Handley Page Hampden Airplane Videos and Airplane Pictures

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Handley Page Hampden Aircraft Information

Handley Page Hampden

HP.52 Hampden

Warbird Picture - No. 455 Squadron (RAAF) Hampden

Picture - No. 455 Squadron (RAAF) Hampden

Role: Medium bomber
Manufacturer: Handley Page
Designed by: Gustav Lachmann
First flight: 21 June 1936
Introduction: 1938
Retired: 1945
Primary users: Royal Air Force Royal Canadian Air Force Soviet Naval Aviation Royal Australian Air Force
Produced: 1936-1941
Number built: 1,430

Airplane Picture - Hampden Mk I

Picture - Hampden Mk I

The Handley Page HP.52 Hampden was a British twin-engine medium bomber of the Royal Air Force serving in the Second World War. With the Whitley and Wellington, the Hampden bore the brunt of the early bombing war over Europe, taking part in the first night raid on Berlin and the first 1,000-plane raid on Cologne. The newest of the three medium bombers, the Hampden, known as the "Flying Suitcase" because of its cramped crew conditions, was still unsuited to the modern air war and, after operating mainly at night, it was retired from Bomber Command service in late 1942.

Design and development

Handley Page designed the Hampden to the same specification as the Wellington (Air Ministry Specification B.9/32) and the first prototype flew on 21 June 1936. The first production batch of 180 Mk I Hampdens was built to Specification 30/36.

The Mk I had a crew of four: pilot, navigator/bomb aimer, radio operator and rear gunner. Conceived as a fast, manoeuvrable, "fighting bomber", the Hampden had a fixed .303 in (7.7 mm) Vickers K machine gun in the forward fuselage. To avoid the weight penalties of powered-turrets, the Hampden had a curved Perspex nose fitted with a manual .303 in (7.7 mm) Vickers K gun and two more single .303 in (7.7 mm) Vickers K installations in the rear upper and lower positions. The layout was similar to the all-guns-forward cockpits introduced about the same time in the Luftwaffe's own medium bombers, notably the Dornier Do 17. The guns were thoroughly inadequate for defence, consequently, by 1940, the single guns had been replaced by twin Vickers K guns.

Construction was from sections prefabricated then joined. The fuselage was in three major sections - front, centre and rear. The centre and rear sections were themselves made of two halves. This meant the sections could be fitted out in part in better working conditions before assembly. In a similar the wings were made up of three large units - centre section, port outer wing and starboard outer wing - which were in turn sub-divided. The Hampden was a stressed skin design reinforced with a mixture of bent and extruded sections. The wing used a single main spar.

A total of 1,430 Hampdens were built: 500 by Handley Page, 770 by English Electric at Samlesbury in Lancashire; and in 1940-41, 160 in Canada by the Canadian Associated Aircraft consortium (although some were retained in Canada, 84 were shipped by sea to the United Kingdom).

Operational history

Airplane Picture - Scale comparison diagram of the trio of British twin-engined medium bombers at the outbreak of World War II; the Hampden, the Vickers Wellington and the Armstrong Whitworth Whitley.

Picture - Scale comparison diagram of the trio of British twin-engined medium bombers at the outbreak of World War II; the Hampden, the Vickers Wellington and the Armstrong Whitworth Whitley.

No. 49 Squadron received the first Hampdens in September 1938. Flight Lieutenant Rod Learoyd of this squadron was awarded the Victoria Cross for the attack that he led on the Dortmund-Ems aqueduct on 12 August 1940. Sergeant John Hannah was the wireless operator/air gunner of an 83 Squadron Hampden; he was awarded the Victoria Cross on 15th September 1940 when he fought the flames of the burning aircraft, allowing the pilot to return it to base..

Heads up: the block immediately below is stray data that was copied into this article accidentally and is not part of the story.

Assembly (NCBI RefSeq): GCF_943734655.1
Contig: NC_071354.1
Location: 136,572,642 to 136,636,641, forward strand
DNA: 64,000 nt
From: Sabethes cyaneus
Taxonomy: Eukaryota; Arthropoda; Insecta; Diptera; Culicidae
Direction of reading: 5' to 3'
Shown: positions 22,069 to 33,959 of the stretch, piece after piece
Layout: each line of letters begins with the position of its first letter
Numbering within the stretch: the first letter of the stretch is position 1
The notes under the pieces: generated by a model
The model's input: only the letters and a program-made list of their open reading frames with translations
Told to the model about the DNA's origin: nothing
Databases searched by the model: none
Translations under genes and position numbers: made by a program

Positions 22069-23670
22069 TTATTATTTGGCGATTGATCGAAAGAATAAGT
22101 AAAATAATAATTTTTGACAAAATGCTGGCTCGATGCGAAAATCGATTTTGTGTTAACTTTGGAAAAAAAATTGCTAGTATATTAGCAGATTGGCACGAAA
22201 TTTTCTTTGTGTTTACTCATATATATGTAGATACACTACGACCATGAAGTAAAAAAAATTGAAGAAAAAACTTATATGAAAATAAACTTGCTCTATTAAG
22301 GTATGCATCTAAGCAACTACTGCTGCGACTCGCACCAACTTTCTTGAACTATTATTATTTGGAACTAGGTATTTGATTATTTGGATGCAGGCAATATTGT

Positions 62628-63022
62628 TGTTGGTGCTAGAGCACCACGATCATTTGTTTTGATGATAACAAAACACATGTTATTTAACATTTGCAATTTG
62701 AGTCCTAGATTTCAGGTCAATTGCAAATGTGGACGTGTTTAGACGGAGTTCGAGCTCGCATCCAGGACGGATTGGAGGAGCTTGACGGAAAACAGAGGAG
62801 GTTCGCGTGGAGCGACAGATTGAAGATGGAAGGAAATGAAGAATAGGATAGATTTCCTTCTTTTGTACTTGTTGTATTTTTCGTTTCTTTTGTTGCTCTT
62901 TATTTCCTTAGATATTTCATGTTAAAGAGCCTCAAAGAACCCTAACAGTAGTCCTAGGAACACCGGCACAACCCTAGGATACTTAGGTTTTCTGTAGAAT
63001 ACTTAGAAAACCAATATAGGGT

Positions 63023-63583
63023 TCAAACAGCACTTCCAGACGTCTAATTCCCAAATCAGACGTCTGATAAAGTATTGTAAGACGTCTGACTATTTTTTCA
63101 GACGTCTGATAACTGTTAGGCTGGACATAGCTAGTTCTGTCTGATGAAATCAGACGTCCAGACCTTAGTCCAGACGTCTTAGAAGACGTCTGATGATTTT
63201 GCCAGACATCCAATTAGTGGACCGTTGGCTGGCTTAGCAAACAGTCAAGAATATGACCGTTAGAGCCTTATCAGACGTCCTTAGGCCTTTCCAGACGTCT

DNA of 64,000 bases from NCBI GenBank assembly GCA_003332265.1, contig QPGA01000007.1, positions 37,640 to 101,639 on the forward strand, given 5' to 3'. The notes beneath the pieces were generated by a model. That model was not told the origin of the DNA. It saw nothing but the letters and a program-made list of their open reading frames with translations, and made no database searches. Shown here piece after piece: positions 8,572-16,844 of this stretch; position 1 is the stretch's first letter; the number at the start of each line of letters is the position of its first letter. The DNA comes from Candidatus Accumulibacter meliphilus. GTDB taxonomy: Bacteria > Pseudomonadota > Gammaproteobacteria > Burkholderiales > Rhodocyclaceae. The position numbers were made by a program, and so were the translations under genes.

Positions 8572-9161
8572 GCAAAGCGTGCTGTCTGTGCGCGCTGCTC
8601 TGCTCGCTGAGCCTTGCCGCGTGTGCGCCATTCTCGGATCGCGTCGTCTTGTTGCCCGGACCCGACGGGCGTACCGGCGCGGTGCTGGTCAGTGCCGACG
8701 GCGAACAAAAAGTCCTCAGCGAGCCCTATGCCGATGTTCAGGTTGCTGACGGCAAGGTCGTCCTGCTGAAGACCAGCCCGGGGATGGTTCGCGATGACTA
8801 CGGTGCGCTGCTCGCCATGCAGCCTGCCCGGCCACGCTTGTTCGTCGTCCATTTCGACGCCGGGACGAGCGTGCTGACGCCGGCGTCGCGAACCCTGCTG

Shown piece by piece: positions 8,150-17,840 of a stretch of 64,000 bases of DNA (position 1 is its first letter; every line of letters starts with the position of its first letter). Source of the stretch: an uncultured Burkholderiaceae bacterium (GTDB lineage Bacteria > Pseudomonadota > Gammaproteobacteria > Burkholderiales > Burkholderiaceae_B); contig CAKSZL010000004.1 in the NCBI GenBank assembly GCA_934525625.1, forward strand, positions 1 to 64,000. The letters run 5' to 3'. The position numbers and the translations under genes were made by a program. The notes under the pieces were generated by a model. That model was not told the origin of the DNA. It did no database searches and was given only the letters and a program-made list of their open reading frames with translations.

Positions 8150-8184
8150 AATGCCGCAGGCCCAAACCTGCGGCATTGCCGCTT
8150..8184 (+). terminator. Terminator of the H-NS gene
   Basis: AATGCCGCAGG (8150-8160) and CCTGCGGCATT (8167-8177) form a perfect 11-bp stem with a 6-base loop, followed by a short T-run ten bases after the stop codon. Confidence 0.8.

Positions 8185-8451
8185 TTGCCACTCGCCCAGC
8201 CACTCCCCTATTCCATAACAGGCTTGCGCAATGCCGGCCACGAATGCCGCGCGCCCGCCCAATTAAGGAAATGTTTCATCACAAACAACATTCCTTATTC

A total of 226 Hampdens were in service with eight squadrons by the start of the Second World War. Despite its speed and agility, in operational use the Hampden was no match for Luftwaffe fighters. Consequently, its career as a day bomber was brief, but Hampdens continued to operate at night on bombing raids over Germany, and mine-laying (code-named "gardening") in the North Sea.

Almost half of the Hampdens built - 714, were lost on operations, taking with them 1,077 crew killed and another 739 missing. German flak accounted for 108; one became the victim of a German barrage balloon; 263 Hampdens crashed because of "a variety of causes," and 214 others were classed as "missing." Luftwaffe pilots claimed 128 Hampdens, shooting down 92 at night. Guy Gibson spent most of the first two years of his wartime service flying Hampdens, and his book Enemy Coast Ahead gives a strong flavour of the trials and tribulations of taking these aircraft into action.

After being withdrawn from Bomber Command in 1942, it operated with Coastal Command through 1943 as a long-range torpedo bomber (the Hampden TB Mk I with a Mk XII torpedo in an open bomb-bay and a single 500 lb (230 kg) bomb under each wing) and as a maritime reconnaissance aircraft. No. 144 Squadron RAF and No. 455 Squadron RAAF were involved in the escort of Artic Convoy PQ-18 operating out of Soviet airbases and left their 23 aircraft in the USSR afterwards. These were then used by the 3rd Squadron of the 24 MTAP (Anti-shipping Wing) of the Soviet Navy until at least 1943. The Hampden was also used by the RCAF and the RNZAF.

After war service in Europe, about 200 "war-weary" Hampdens were flown to Canada where they were used for bombing and gunnery training.


The Hampden was powered by two 980 hp (730 kW) Bristol Pegasus XVIII nine-cylinder radial engines. A Mk II variant was developed as the HP.62 by converting two Hampdens to use the 1,000 hp (750 kW) Wright Cyclone engine in 1940 but no more was done of the project.

Interest in the HP.52 by the Swedish for placing a potential order led to the HP.53 prototype, which was subsequently used as a testbed for a pair of 1,000 hp (750 kW) Napier Dagger VIII 24-cylinder H-block air-cooled inline engines.

In 1936, the RAF ordered 150 Dagger-engined Hampdens as the Hereford. Problems with engine cooling resulted in most of those built (by Short & Harland) being re-engined as Hampdens. The surviving Herefords served in training units only.


H.P. Hampden


Royal Australian Air Force
No. 455 Squadron RAAF Used between July 1941 and December 1943, Codeletters UB


Royal Canadian Air Force
No. 408 (Goose) Squadron RCAF Used between July 1941 and September 1942, Codeletters EQ
No. 415 (Swordfish) Squadron RCAF Used between February 1942 and November 1943, Codeletters GX
No. 420 (Snowy Owl) Squadron RCAF Used between December 1941 and August 1942, Codeletters PT
No. 32 Operational Training Unit RCAF Used between May 1942 and February 1944, Codeletters DK, LB, OP and RO

New Zealand

Royal New Zealand Air Force
No. 489 Squadron RNZAF Used between February 1942 and November 1943, Codeletters XA